Excel 2010 Masterclass – Sorting and Querying Data

blackboardexcel7Okay, we have now created our spreadsheets and got them looking great but now we need to put them to good use.

There are many tips and tricks we can employ and one of the most common and useful techniques to help us on our way is the ability to sort and query our data.

Microsoft Excel has built-in functionality exactly for this purpose so let’s take a look at what is possible.

You can download a sample staff details spreadsheet >>here<<, in Excel 2010 format, to accompany these instructions.

If you have downloaded the file, open it and click on the box to Enable Editing. This will put the instructions in context and make it easier to follow the blog post.

Now that the spreadsheet is open, the first thing we will look at is sorting data.

Sorting Data

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We are going to apply a custom sort to our data according to Surname and then First Name.

On the Home ribbon bar click on the Sort & Filter button that you will find in the Editing section (shown right).

Select the Custom Sort option.

The Sort dialogue box appears.

In the Sort by box, click on the down arrow and select Surname from the options on show.

Now, click on the Add Level button on the top-left of the dialogue box.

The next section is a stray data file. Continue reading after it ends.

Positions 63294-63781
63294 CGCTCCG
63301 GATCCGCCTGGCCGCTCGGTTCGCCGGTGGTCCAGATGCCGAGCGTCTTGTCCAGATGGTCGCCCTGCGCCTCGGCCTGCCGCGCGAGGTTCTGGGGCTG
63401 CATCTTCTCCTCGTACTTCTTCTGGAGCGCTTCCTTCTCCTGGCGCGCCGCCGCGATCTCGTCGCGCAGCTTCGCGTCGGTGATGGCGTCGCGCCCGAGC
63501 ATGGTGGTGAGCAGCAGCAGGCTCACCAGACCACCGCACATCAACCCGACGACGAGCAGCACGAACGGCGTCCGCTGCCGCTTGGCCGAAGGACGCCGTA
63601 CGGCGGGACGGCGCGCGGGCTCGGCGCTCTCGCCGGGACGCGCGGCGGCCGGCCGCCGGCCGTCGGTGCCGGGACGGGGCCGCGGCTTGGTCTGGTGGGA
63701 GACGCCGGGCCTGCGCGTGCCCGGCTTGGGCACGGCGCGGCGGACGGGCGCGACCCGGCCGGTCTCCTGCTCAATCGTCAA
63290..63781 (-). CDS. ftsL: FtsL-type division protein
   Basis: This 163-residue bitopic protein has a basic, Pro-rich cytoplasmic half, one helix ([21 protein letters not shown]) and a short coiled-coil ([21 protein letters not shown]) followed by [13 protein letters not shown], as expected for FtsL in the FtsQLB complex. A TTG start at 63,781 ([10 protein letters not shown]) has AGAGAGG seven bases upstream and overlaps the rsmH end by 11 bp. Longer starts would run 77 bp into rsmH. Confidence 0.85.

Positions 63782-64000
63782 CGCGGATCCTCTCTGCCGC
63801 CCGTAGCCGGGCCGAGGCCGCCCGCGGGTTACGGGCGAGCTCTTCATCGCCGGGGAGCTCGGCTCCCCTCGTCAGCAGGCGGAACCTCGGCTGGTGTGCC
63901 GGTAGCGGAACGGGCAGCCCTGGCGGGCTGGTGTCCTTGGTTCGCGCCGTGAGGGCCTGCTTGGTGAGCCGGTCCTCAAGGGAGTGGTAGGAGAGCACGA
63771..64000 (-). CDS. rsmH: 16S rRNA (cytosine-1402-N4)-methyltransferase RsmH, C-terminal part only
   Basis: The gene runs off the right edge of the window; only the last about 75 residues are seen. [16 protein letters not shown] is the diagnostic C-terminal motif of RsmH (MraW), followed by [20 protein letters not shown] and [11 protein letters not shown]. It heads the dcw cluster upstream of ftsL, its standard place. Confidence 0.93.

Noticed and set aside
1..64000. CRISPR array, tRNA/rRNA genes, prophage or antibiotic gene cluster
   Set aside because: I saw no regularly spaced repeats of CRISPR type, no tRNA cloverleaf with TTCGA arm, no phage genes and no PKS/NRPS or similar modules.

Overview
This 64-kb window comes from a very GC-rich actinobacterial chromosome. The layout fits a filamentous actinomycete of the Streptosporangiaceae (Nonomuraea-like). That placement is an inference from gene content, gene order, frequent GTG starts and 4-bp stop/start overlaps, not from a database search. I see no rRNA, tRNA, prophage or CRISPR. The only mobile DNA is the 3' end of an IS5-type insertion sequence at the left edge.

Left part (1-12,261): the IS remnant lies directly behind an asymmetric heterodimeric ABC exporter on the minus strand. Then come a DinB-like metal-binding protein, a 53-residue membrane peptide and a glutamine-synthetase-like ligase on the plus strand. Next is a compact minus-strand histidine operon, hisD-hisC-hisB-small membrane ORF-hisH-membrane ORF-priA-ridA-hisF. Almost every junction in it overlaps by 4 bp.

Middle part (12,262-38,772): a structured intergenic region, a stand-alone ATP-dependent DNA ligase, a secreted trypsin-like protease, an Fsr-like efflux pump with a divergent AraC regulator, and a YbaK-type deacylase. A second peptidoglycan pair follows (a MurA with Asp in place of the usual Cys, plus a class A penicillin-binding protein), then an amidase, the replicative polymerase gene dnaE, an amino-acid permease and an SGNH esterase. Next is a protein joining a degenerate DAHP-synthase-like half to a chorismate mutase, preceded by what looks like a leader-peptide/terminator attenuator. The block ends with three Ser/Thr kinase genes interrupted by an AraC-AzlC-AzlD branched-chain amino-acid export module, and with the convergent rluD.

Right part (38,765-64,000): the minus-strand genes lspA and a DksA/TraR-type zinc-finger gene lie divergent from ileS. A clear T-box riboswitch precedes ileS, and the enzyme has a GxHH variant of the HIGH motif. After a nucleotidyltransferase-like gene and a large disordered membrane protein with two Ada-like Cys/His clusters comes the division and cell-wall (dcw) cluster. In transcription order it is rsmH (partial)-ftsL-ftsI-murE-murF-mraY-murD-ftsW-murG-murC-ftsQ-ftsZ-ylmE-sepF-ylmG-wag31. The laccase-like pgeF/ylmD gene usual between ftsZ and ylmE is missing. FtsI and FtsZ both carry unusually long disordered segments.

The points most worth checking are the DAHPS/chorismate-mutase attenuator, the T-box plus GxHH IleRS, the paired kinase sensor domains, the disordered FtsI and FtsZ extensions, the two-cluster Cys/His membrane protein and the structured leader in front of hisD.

A new row has been added.

In the new Sort by box, click on the down arrow and select First Name from the options on show. (Shown below).

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Click OK.

Examine your data and note that your changes have taken place.

Filtering Data

We are now going to query our data by using a function called Filter.

On the Home ribbon bar click on the Sort & Filter button that you will find in the Editing section (shown right).

Select the Filter option.

Notice that your headings now have a down arrow displaying on their right-hand side. (Shown below).

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Now, imagine you have been asked by the local council to supply the number of employees that live in Kilmarnock and earn more than £20,000.

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First of all we will filter out the number of employees that live in Kilmarnock.

Click on the down arrow to the right of the Town column heading.

In the dialogue box that appears (shown right), you will see all of the town options that are available. We are only interested in the town of Kilmarnock for this exercise so…

Click on the (Select All) box that you will find above all the town names. This will de-select all the towns.

Now, click in the box beside the Kilmarnock option.

Click OK.

Note that the spreadsheet is now only displaying the employees living in Kilmarnock and that the down arrow to the right of the Town title has changed, and added a filter icon.

Now let’s sort out the salary constraint.

Click on the down arrow to the right of the Salary column heading.

Select the Number Filters option.

In the new dialogue box that appears, select Greater Than.

In the Custom AutoFilter dialogue box, type 20000 in the box to the right of where it says “is greater than”.

Click OK.

How many employees are left that comply with the filters you set?

If the answer is six, you have done very well.

That is the end of our Sorting and Querying Data masterclass.

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Bob Thomson is an IT professional with over 20 years experience in the industry having worked as a Consultant, Director, Manager and Trainer. He has vast experience using Microsoft software packages as an individual and in businesses situations.

Bob Thomson
Owner / Managing Director
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